We emphasize language skills because these skills are so important to understanding the world, and to being able to influence the world. So many schools are not teaching language skills—such as critical reading and persuasive writing—that students with these skills will have a tremendous advantage in college and later in life. At Seton, we want to produce not only spiritually-grounded students, but also students who can share and defend their beliefs in the public arena.
2. We have recently received some emails from Seton about accreditation. Why is accreditation so important?
Accreditation is very important because it shows that Seton has been evaluated by a third party and found to be complying with generally accepted business and educational standards, and is fulfilling the promises that we make to parents and students.
Accreditation has some additional benefits to students as well. For example, some states offer certain exemptions from home schooling regulations for students enrolled in an accredited school. Some state university systems have special regulations which apply to home schooled students, but are waived if the student graduated from an accredited school. When a transcript is sent to a college from an accredited school, such as Seton, the college knows that the reputation of the school stands behind the transcript.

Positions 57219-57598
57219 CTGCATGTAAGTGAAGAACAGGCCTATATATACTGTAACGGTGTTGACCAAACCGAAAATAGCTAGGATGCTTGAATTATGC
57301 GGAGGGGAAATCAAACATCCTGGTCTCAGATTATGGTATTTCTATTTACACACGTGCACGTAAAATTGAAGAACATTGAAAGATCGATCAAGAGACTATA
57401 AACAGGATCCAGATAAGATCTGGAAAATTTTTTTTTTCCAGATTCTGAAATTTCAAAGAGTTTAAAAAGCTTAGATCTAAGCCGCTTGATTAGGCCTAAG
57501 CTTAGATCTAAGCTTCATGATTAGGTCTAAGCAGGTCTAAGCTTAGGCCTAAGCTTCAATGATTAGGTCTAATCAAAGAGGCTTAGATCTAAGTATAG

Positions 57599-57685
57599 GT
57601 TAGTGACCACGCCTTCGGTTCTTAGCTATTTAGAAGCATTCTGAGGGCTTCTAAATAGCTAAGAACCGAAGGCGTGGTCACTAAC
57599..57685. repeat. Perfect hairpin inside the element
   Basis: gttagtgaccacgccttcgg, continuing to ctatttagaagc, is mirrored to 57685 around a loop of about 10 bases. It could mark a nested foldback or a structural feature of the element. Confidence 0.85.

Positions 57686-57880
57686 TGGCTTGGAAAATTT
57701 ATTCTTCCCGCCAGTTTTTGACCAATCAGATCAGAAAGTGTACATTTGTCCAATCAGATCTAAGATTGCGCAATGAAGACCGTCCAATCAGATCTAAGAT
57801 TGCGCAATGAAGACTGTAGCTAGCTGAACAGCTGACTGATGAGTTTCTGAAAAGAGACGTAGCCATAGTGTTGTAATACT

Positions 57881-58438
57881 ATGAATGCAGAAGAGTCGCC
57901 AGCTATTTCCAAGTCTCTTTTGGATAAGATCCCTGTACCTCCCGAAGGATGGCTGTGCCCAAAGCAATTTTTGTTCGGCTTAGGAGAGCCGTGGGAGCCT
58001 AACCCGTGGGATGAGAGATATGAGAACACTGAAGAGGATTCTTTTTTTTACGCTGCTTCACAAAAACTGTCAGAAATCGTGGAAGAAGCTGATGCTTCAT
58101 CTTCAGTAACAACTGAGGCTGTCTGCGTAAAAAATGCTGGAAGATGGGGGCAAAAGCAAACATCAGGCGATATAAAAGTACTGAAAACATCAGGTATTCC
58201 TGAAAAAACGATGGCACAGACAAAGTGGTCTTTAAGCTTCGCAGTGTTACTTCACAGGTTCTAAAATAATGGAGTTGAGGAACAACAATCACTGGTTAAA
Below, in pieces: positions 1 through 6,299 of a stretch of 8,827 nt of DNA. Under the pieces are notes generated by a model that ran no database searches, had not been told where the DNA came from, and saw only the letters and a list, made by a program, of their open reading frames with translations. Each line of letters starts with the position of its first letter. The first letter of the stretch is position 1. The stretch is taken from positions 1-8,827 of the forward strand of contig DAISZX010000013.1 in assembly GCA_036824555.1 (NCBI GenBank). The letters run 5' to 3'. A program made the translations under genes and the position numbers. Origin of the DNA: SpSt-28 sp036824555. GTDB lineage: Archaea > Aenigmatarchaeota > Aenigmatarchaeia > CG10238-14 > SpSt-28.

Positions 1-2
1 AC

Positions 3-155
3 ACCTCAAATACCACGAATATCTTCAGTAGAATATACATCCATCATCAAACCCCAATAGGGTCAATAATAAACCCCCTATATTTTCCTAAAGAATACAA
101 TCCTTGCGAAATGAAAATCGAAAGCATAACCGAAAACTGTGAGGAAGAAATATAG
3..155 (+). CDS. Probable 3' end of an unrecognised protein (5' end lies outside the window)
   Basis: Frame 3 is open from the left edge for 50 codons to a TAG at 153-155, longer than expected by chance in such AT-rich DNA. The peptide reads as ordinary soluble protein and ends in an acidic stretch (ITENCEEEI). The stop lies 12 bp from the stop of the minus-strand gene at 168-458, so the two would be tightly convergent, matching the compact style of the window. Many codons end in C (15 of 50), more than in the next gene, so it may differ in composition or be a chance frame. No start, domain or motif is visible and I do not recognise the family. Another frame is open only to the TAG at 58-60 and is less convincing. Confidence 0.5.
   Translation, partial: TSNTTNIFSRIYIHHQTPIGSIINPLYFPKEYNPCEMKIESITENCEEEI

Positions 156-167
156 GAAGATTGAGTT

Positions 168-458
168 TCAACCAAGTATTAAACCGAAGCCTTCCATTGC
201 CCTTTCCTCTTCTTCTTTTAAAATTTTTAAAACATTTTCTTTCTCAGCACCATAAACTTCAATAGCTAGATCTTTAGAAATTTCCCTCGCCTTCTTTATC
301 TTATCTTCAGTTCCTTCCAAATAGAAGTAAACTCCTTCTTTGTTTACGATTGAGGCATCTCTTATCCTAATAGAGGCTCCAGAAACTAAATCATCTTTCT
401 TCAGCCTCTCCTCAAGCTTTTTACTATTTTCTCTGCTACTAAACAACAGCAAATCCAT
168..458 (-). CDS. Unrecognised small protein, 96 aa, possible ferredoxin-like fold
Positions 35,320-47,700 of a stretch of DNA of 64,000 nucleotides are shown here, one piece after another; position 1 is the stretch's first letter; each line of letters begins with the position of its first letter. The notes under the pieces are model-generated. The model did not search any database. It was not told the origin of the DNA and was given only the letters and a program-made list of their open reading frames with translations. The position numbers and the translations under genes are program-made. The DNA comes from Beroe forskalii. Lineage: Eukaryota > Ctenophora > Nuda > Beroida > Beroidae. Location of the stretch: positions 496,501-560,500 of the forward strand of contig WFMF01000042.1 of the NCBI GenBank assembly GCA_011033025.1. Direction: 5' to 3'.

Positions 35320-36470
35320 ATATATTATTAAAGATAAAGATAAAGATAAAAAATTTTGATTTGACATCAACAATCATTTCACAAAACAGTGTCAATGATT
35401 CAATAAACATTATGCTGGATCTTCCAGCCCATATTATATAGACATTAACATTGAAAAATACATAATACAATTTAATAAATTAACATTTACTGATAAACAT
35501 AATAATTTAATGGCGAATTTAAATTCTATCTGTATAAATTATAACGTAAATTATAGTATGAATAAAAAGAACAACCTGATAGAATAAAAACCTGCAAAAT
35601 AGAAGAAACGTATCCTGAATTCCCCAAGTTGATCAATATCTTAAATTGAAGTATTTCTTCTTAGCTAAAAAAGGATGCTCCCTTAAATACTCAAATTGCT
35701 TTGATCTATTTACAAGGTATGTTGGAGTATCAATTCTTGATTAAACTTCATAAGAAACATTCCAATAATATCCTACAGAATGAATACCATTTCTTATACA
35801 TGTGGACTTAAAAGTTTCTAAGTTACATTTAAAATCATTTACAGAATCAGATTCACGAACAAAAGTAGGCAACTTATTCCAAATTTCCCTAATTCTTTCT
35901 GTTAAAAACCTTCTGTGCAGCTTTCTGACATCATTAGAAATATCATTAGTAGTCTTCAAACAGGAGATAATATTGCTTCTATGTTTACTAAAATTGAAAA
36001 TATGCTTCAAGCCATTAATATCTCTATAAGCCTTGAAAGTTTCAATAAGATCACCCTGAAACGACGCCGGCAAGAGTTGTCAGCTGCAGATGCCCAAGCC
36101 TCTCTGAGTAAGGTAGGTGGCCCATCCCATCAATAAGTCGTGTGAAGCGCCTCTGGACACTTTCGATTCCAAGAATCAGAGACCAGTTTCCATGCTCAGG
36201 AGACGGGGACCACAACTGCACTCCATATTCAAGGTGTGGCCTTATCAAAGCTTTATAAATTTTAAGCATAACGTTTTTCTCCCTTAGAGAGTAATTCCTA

Another benefit of accreditation is the ability to transfer credits more easily. When Seton sends a transcript to another school, we prominently feature our accreditation on the transcript. This makes it difficult for a school to deny transferring credits, since often the new school is accredited by the same agency that accredits Seton.